“Ben,” the African asylum-seeker whom we are sponsoring, has now been in detention in New Mexico for four months, waiting to be paroled or bonded out. As I’ve written before, he is part a cohort of a dozen or so Africans who came through Mexico and arrived at the border at about the same time—and the last one still in detention.
We’ve been talking regularly on the phone these four months. He calls us Mom and Dad in the African way (he’s actually about the age of our children). We’ve written letters, too. Sometimes it’s easier for Ben, who is a journalist, to express his feelings in writing. The one that came yesterday struck me profoundly. He gave me permission to share it. Continue reading
I was hoping I wouldn’t have to write yet another “waiting” post. I was hoping that something would shake loose and “Ben” would follow his friends into freedom. Failing that, I was hoping I would be able to turn my creative energies in other directions to so that I would find something totally different to write about.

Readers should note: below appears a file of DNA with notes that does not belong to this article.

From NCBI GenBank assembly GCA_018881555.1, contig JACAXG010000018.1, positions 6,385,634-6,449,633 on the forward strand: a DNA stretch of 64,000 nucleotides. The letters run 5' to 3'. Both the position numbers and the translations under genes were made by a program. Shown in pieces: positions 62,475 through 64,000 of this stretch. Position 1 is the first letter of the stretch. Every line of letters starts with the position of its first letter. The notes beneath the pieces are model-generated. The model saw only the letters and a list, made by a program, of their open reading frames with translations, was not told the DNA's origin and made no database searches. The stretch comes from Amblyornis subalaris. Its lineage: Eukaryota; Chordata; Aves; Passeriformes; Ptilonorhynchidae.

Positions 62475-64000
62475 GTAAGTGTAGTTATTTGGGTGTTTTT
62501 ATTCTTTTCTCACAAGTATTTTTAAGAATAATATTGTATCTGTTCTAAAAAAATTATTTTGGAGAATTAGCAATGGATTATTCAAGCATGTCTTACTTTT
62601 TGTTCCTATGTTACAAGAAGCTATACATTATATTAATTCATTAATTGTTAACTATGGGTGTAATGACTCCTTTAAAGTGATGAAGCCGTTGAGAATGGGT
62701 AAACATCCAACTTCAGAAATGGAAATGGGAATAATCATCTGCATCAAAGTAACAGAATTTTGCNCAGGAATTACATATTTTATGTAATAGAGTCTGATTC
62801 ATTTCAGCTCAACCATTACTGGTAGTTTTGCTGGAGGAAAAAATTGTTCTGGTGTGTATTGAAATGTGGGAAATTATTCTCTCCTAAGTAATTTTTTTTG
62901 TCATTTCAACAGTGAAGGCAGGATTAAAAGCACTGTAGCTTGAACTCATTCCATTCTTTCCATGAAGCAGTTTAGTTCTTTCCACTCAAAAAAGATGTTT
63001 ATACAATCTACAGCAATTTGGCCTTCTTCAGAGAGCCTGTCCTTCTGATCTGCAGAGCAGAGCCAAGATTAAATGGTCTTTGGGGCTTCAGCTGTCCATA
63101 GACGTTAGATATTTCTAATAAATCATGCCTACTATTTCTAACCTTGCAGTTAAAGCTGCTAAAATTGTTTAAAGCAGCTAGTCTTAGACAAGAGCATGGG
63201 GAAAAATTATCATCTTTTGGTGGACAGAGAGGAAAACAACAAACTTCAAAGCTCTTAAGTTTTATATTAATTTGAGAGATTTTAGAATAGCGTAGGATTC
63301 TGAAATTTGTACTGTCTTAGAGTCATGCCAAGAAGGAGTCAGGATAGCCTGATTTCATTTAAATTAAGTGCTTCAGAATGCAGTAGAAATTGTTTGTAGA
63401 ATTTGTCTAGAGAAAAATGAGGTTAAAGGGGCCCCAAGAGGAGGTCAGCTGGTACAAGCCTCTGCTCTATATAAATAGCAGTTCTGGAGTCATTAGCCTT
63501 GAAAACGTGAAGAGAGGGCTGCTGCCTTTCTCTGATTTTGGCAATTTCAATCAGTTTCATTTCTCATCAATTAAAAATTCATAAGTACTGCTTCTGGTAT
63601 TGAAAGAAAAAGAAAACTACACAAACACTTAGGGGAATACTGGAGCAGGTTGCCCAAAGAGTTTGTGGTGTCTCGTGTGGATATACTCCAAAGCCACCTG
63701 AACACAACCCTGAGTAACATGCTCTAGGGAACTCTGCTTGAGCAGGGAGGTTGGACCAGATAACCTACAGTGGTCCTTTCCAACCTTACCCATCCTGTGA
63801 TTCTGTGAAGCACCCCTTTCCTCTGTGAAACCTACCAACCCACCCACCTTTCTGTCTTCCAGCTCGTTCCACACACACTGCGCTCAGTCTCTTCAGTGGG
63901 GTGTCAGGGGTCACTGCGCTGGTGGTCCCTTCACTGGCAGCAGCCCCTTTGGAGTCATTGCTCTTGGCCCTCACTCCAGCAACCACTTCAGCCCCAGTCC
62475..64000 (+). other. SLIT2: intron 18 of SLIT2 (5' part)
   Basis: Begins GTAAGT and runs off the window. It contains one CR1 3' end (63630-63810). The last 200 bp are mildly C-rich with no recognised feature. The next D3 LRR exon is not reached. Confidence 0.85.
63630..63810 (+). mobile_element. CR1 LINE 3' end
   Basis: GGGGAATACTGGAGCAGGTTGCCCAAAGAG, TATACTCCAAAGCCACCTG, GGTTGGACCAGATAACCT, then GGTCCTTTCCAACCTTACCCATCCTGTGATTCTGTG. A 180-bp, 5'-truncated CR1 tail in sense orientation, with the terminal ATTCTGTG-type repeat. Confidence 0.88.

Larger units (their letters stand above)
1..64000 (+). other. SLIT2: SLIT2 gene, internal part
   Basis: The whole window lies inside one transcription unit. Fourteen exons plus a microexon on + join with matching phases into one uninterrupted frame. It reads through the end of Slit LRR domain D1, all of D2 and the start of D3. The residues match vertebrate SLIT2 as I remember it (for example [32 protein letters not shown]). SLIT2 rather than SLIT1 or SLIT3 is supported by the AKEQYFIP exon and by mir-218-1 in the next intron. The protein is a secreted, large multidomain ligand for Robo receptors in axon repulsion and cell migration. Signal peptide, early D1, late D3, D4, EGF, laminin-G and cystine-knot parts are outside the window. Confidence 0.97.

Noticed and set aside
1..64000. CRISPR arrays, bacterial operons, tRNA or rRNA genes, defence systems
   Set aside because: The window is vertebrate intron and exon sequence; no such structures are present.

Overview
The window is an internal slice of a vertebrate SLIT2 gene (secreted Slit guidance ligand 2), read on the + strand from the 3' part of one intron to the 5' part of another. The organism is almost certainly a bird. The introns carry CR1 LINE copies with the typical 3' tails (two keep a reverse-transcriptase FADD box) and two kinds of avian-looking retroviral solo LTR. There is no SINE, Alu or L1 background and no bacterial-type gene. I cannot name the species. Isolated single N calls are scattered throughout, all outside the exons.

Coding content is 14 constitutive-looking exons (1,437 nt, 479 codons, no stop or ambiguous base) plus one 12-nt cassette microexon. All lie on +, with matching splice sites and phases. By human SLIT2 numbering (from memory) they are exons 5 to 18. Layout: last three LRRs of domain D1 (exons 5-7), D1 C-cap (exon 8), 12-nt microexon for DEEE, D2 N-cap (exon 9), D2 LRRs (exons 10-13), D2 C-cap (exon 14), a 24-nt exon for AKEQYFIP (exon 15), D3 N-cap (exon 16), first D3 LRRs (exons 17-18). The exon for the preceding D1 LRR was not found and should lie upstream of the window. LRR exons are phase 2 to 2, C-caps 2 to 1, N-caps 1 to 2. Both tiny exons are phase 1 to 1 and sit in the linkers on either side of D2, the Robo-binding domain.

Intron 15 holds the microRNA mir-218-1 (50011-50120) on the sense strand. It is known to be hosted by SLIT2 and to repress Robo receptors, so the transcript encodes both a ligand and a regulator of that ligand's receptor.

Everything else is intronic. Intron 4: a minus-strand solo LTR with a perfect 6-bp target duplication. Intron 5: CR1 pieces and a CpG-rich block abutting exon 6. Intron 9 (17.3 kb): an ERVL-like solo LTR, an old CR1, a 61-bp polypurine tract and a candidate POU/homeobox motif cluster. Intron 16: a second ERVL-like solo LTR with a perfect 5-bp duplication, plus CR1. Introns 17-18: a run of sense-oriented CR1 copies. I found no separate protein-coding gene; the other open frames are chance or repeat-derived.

Neither has happened, although something could happen any minute. See, that is the problem: the expectation that something could happen any minute. Not good. Continue reading
I have been learning gradually that what we are doing–connecting with an asylum-seeking refugee whom we have never met but who is now in detention, hoping to get him paroled to us so he can seek asylum in relative freedom rather than from prison—is kind of a new thing. No wonder it has seemed puzzling, iffy, and kind of ad hoc, with new developments at every turn. Continue reading
Sometimes when you are dealing with an asylum-seeker things happen very fast, sometimes very slowly, sometimes not at all. It’s stop-start rollercoaster stuff. Last week, for example, a friend of our guys who had been held for five months in a different detention center was suddenly sprung free on parole with no explanation. There is a welcome party for her tomorrow night at the Episcopal church. Miracles do happen.
Meanwhile, we and the other two sponsor couples we’ve teamed up with, because our guys are being detained together, have adjusted our sights to the long haul. Continue reading